Town centre vacancy rates in the UK increased to a four-year high of 10.3% in July, according to new figures.

empty high street

The latest British Retail Consortium (BRC) and Springboard Footfall and Vacancies Monitor says that the national town centre vacancy rate increased to its highest monthly rate since January 2015.

BRC chief executive Helen Dickinson blamed the rising vacancy rates on the “sluggish sales growth and declining footfall.”

Dickinson said: “Retailers have faced a challenging environment this month, with declines in footfall on high streets and shopping centres. Sluggish sales growth and declining footfall also contributed to the rise in town centre vacancies, which rose to their highest level since January 2015.

“High streets and town centres play an important part in our local communities, and we should be concerned by the rise in empty store fronts. If the government wishes to avoid seeing more empty shops in our town centres, then they must act to relieve some of the pressure bearing down on the high street.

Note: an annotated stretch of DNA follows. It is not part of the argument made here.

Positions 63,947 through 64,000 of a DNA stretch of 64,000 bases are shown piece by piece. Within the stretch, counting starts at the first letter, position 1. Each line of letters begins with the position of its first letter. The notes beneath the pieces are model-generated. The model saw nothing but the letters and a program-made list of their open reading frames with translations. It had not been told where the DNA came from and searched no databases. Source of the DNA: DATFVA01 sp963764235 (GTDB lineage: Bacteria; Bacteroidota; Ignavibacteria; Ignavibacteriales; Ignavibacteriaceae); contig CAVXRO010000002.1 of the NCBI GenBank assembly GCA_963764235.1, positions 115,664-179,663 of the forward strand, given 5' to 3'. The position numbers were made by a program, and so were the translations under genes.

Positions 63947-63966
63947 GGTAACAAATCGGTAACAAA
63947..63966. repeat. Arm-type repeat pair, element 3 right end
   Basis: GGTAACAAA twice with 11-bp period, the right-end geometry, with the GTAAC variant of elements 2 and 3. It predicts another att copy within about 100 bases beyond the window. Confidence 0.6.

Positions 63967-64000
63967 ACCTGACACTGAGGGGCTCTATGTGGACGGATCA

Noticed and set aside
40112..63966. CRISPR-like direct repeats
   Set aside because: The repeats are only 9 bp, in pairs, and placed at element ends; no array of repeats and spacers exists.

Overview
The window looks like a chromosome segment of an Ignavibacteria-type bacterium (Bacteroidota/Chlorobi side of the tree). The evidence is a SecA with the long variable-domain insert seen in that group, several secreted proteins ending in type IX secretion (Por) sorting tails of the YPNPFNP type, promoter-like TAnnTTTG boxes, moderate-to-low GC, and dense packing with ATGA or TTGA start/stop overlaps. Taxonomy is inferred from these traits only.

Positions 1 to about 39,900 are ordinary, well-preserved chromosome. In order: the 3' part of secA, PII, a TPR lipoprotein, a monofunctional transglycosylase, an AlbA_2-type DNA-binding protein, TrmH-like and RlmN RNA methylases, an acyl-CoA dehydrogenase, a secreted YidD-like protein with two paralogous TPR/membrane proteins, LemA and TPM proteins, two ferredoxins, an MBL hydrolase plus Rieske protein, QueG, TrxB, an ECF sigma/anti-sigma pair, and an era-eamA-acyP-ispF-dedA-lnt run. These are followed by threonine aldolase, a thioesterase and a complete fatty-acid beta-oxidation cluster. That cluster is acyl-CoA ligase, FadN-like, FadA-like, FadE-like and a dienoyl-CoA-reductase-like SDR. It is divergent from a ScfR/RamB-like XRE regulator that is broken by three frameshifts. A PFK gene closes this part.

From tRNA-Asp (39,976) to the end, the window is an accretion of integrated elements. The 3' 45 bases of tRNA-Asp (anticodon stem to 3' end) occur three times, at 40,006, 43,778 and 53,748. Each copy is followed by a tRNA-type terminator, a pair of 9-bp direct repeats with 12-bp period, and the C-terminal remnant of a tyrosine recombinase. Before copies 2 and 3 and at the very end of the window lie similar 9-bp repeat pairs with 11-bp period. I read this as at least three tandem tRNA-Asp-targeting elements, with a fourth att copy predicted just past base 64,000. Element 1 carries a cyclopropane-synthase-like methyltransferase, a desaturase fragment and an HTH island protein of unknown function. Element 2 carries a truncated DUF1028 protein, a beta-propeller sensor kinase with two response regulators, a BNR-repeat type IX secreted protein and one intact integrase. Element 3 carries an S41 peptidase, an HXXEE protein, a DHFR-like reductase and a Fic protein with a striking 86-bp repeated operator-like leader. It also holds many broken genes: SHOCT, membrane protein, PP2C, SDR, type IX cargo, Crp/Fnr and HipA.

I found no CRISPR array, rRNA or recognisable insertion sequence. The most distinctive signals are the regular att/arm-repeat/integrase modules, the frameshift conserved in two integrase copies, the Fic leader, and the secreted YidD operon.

“Currently, retail accounts for 5% of the economy, yet pays 10% of all business costs and 25% of all business taxes. The rising vacancy figures show this is simply not sustainable. We need an immediate freeze in rates, as well as fixing the Transitional Relief, which leads to corner shops in Redcar subsidising banks in central London.”

Meanwhile, footfall on the UK’s high streets also fell by 2.7% last month, while total retail footfall was down 1.9%.

Springboard marketing and insights director Diane Wehrle said: “July was a much more challenging month for high streets and shopping centres than for out of town destinations.

“Some of the -2.7% drop in high street footfall was a consequence of a strong comparable of +0.3% last year when we had a continuous period of hot sunny weather, but for shopping centres – with the -3.1% drop being as almost as severe as the -3.4% drop in footfall last year - the weather clearly has less impact on footfall than the challenges created by the ongoing structural change in retailing.”